32. The Hopi idea of committing suicide, or "sacrificing themselves" is difficult for a white man to understand, for it is very Oriental.

If a Hopi has enemies, or there is someone who is causing him great misery, he becomes so unhappy that he wishes to destroy himself. But he cannot do away with himself without "losing face" as the Chinese say, or in other words, losing his reputation as a brave man. Therefore, he looks about for someone, or some other tribe, who may be bribed to make a sham attack upon him or upon his village during which he will be killed. It is arranged with the enemy that he will be the first to rush out against them and as soon as he is killed the enemy will promptly retreat. Of course, a few innocent people may suffer in the melee, but this seems to be regarded only as a regrettable necessity.

A man desiring to make arrangements for his suicide will meet secretly with the "enemy," taking him gifts and between them all the details of the affair will be arranged. It is agreed upon at this time that the victim shall wear all his valuables, such as strings of turquoise, etc., so that the hired assassins may thus receive the remainder of their pay from the body of the "victim." And so it is that the Hopi suicide makes a glorious end!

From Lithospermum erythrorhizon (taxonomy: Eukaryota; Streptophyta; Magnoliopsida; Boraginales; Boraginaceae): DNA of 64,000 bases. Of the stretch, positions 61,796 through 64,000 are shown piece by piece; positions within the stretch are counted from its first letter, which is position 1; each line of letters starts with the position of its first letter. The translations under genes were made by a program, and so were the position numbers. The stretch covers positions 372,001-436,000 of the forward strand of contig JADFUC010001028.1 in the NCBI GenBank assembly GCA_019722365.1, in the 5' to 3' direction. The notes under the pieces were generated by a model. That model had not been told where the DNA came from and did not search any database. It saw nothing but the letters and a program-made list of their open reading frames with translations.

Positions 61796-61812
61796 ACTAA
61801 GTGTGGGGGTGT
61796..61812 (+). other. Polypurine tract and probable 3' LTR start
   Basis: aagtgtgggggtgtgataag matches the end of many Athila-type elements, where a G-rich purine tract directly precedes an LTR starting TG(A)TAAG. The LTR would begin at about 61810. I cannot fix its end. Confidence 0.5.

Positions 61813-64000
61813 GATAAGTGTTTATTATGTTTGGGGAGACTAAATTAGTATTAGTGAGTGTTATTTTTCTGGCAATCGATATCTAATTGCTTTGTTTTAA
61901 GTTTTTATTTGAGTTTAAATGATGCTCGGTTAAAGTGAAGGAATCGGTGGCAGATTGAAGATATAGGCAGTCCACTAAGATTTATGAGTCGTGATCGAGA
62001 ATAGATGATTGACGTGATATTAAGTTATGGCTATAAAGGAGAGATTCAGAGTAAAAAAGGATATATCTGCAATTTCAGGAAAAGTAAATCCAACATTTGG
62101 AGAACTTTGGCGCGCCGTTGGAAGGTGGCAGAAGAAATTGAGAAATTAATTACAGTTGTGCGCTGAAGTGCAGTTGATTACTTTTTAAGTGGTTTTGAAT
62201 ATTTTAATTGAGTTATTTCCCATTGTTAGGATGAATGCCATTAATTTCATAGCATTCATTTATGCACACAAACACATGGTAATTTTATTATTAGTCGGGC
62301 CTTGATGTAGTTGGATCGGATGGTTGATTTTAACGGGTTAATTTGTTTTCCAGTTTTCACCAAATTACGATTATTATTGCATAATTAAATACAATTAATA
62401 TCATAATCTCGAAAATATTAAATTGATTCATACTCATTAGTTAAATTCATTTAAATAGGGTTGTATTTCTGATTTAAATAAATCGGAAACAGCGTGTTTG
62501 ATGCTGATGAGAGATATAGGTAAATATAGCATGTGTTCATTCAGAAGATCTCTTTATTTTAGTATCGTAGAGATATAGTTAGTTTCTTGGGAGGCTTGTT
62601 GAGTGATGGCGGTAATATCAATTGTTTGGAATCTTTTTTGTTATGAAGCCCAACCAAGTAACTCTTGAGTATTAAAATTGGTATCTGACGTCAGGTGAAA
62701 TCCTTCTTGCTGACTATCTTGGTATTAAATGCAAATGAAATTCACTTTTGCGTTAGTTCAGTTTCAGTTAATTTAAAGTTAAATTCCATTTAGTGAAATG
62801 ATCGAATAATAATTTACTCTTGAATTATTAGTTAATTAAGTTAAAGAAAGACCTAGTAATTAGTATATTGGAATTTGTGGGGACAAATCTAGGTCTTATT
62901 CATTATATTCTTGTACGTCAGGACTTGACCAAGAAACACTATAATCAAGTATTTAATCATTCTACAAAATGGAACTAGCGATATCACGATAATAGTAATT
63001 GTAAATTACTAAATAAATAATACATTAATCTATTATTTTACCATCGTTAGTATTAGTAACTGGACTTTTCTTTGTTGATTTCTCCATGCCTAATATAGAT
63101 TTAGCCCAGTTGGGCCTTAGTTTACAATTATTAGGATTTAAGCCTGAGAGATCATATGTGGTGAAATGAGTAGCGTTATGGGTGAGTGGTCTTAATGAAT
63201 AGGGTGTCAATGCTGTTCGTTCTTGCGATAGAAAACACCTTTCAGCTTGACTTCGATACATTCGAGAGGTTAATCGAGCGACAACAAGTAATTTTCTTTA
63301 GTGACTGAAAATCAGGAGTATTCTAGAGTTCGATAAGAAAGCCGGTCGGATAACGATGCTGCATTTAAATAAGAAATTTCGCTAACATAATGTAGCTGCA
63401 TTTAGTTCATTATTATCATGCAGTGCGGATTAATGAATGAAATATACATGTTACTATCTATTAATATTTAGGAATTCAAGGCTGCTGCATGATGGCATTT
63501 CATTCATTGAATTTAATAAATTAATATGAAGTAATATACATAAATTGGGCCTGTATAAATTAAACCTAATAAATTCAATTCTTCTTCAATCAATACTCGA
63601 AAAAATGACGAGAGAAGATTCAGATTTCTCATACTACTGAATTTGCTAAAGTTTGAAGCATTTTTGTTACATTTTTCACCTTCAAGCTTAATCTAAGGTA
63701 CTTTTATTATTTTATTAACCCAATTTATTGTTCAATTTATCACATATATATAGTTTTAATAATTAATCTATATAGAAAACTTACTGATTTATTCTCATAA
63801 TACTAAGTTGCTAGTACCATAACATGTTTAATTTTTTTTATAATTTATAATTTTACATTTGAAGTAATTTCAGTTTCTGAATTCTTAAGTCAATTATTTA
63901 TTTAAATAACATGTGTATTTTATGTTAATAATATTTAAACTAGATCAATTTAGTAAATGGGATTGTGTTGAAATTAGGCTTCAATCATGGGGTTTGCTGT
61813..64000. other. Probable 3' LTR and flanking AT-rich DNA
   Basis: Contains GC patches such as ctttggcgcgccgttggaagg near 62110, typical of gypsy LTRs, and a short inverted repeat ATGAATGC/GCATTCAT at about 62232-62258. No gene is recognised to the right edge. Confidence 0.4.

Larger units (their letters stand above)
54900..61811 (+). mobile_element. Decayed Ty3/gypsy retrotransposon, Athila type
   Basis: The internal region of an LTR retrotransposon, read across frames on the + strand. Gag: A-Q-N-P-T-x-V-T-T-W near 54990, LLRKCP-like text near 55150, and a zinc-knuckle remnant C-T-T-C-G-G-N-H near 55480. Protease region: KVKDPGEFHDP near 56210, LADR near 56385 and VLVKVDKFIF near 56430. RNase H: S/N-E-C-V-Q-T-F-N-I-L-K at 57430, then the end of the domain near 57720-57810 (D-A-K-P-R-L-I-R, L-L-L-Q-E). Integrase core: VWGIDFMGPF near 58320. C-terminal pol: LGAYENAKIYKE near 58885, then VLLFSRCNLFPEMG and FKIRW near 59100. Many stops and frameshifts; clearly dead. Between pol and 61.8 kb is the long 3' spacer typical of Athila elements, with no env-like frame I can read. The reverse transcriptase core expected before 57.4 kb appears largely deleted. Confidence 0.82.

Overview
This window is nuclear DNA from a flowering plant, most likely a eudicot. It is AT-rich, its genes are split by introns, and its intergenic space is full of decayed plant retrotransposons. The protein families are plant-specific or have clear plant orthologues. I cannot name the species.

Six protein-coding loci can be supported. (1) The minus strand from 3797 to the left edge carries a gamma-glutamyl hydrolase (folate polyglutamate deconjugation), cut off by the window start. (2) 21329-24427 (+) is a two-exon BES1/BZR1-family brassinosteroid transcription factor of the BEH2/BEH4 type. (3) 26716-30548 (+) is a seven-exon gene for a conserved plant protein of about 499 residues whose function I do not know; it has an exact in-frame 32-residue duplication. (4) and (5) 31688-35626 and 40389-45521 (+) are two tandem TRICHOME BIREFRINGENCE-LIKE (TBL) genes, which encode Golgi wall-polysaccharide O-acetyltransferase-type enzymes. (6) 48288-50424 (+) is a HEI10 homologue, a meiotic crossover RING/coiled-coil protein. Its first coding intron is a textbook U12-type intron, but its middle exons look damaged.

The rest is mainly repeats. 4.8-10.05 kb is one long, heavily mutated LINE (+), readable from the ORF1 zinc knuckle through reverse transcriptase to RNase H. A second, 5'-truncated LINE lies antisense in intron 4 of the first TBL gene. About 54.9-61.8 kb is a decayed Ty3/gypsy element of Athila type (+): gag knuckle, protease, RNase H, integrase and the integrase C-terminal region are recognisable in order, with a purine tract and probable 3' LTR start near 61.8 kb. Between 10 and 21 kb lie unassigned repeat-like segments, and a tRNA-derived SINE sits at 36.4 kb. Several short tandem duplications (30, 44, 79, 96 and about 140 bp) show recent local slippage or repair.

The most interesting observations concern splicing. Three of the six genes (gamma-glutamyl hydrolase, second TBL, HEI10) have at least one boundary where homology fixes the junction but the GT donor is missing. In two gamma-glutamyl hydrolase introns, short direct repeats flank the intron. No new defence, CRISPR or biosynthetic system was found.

I am told that many of the Navajo and Ute raids upon the Hopi villages were just such pre-arranged affairs.

These two rivals were making their bargain with the Navajo, as previously described in note on suicide ( See also, Voth, pp. 255 and 258.) Ed.

33. These are the names of the men who went on the trip to Fort Defiance:

1. Masale (feathers crossed), father of the boy, Hani.

2. Tawupu (rabbit skin blanket), Masale's rival for the woman, Wupa-wuti (tall woman).

3. Tohchi (the moccasin), who ran ahead and carried the news to Walpi.

4. Mai-yaro (a bird), the man who helped Hani and became his "godfather."

5. Chihi (has reference to ear), a Navajo adopted by the Hopis.